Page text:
The time has arrived to announce the 2013 successful Errandonnee finishers and Honorable Mentions. Before I do, though, I just want to say what a fabulous time I’ve had getting to know all the errandeurs and getting to know a little bit of how you make a go of doing errands by bike in your town.
This challenge included the broadest geographic range of participants for any of the challenges I’ve hosted. People braved some stiff winter chill, wind, and even snow to complete the Errandonnee. Well done, everyone!
As my blog staff compiles results, I’m taking a few posts to share some Errandonnee participants’ adventures who chose to share their stories, not through Twitter or blogs, but through their control card or narratives.
This week features BikeDC friend and errandeur Eric P., who tells a lively story of how the Errandonnee helped foster his transition to utility cycling and lessons learned along the way. Thank you, Eric, for your fine write-up and for letting me share it!
I am not a blogger and not much of a tweeter, so I did not document my 2013 Errandonnee as I went along beyond completing the control card and compiling photographs. However, as I completed the control card and compiled my photos I realized that the experience was a bit more than the sum of its parts and needed to be documented in a more thematic way.
By way of background, I am primarily a recreational cyclist. Most of my riding, and the focus of my riding, has been on weekend rides with friends and clubs. I backed into bike commuting as a way to keep in shape and squeeze a few more miles in, but I treated the commute like a workout, even using a fixie, and would not describe myself as a utility cyclist.
I received so many great blog entries about people’s Errandonnees that I had to do one more blog roundup. Soon I’ll be back to announce the finishers and honorable mentions, but while I homologate results, check out these fine errandeur write-ups.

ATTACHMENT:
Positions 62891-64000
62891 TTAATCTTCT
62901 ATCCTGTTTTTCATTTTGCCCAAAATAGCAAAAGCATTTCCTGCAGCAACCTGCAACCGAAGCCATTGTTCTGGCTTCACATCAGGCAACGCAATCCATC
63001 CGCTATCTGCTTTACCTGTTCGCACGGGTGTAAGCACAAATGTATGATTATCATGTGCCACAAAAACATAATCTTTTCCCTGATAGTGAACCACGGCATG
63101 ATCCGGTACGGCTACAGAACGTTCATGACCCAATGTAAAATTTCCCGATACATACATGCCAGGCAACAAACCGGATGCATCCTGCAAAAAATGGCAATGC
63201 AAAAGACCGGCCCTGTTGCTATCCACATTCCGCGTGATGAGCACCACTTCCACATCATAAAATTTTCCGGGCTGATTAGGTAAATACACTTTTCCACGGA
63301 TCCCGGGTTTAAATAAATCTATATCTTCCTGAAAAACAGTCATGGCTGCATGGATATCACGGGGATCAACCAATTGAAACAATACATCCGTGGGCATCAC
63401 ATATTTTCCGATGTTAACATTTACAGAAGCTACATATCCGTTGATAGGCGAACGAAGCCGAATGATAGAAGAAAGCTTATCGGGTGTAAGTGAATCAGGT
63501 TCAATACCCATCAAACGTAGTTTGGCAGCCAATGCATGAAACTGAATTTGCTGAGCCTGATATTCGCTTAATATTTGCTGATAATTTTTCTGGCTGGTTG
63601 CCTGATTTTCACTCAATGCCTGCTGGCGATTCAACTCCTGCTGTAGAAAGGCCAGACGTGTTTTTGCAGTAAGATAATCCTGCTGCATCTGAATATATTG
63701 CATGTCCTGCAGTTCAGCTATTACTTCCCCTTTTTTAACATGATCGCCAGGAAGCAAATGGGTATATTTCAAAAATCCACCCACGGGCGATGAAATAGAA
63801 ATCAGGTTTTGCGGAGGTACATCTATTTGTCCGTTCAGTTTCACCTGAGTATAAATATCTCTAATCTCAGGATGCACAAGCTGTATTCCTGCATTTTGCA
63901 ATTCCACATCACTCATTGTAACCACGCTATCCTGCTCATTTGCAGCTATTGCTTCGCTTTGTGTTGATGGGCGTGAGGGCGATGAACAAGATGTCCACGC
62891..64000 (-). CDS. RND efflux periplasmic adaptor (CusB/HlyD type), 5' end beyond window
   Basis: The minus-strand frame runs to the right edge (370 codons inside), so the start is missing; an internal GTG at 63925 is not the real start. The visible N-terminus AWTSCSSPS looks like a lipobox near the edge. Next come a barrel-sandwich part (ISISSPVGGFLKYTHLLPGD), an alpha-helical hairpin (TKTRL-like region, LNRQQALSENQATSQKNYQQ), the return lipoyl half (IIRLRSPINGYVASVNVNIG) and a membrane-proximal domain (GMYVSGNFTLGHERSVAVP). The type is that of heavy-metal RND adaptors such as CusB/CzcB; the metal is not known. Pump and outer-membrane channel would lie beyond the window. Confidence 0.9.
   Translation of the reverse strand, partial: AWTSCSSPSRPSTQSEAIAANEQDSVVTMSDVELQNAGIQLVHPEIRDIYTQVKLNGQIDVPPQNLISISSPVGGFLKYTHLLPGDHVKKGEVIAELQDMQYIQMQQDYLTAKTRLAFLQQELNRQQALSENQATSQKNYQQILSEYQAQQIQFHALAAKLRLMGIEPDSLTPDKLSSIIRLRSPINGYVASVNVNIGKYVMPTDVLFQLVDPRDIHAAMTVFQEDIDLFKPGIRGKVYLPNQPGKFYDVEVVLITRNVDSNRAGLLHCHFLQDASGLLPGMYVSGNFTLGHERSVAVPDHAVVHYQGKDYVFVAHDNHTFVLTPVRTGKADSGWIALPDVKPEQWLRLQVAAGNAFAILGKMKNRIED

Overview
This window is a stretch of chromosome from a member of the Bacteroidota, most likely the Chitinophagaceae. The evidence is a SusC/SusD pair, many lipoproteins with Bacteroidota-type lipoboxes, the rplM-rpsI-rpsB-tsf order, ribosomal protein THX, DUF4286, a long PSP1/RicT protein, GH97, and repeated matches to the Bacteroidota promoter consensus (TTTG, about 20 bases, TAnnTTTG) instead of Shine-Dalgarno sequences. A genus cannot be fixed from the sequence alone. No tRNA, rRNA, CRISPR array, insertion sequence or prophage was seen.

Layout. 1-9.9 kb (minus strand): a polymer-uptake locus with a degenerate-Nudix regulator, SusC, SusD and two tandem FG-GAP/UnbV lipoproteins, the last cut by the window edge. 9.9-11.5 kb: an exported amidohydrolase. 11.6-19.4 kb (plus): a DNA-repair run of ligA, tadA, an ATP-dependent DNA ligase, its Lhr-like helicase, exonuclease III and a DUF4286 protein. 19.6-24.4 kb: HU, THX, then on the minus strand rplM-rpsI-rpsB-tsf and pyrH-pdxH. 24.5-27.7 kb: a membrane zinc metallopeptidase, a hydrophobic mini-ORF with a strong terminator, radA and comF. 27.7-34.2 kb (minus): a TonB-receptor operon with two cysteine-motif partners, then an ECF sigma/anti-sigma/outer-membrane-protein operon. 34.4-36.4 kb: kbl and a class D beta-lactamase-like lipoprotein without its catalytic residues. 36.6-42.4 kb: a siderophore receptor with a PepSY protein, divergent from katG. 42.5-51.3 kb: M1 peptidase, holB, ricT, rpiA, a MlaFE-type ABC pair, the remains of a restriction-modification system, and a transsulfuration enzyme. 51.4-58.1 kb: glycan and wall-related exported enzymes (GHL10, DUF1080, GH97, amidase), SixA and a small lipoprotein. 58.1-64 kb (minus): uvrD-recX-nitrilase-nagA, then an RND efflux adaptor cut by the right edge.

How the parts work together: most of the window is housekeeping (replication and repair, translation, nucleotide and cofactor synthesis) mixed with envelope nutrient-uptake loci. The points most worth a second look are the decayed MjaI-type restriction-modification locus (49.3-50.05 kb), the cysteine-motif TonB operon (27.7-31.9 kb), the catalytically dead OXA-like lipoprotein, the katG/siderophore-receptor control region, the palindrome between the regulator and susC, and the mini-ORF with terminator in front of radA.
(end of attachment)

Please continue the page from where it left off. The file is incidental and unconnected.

I have been so inspired by all of the riding, errandeuring, blogging, and tweeting going on this past almost-fortnight (I like to refer to things like a major tennis tournament).
While I have not been writing as much these days, I have been immersed in perusing as much Errandonnee activity as I can. Today’s post features another blog roundup from the great errandeurs I’ve come to know through this challenge.
When I was little, my sisters and I used to play a game we invented called “Sister.” Our variation of playing house, it entailed us making formal visits to each other’s bedrooms, speaking in what we imagined were elegant tones, and frequently employing the term “sister” as we conversed about the goings-on of our lives.
This game amused and perplexed my mother. “Why do you play the game Sister when you are sisters?” she asked us.
“Yes, we are sisters,” we said. “But Sister is when we are nice to each other.”
I thought about our childhood game this week as I followed the Errandonnee through tweets and blogs and read some of the comments about it.
How does the Errandonnee differ from everyday life? Why do errands have to become a contest?
Winter got you down, craving the warmth of home? Feel down no more and hop on that bike. It’s time for a February challenge designed for the utility cyclist with lots of errands to do, even in wintertime– the Errandonnee!
If you are a cyclist with places to go and people to see, this challenge is for you!
The tweet version of the challenge is:
Errandonnee: Complete 12 errands in 12 days and ride a total of 30 miles by bike between February 9-20. (103 characters!)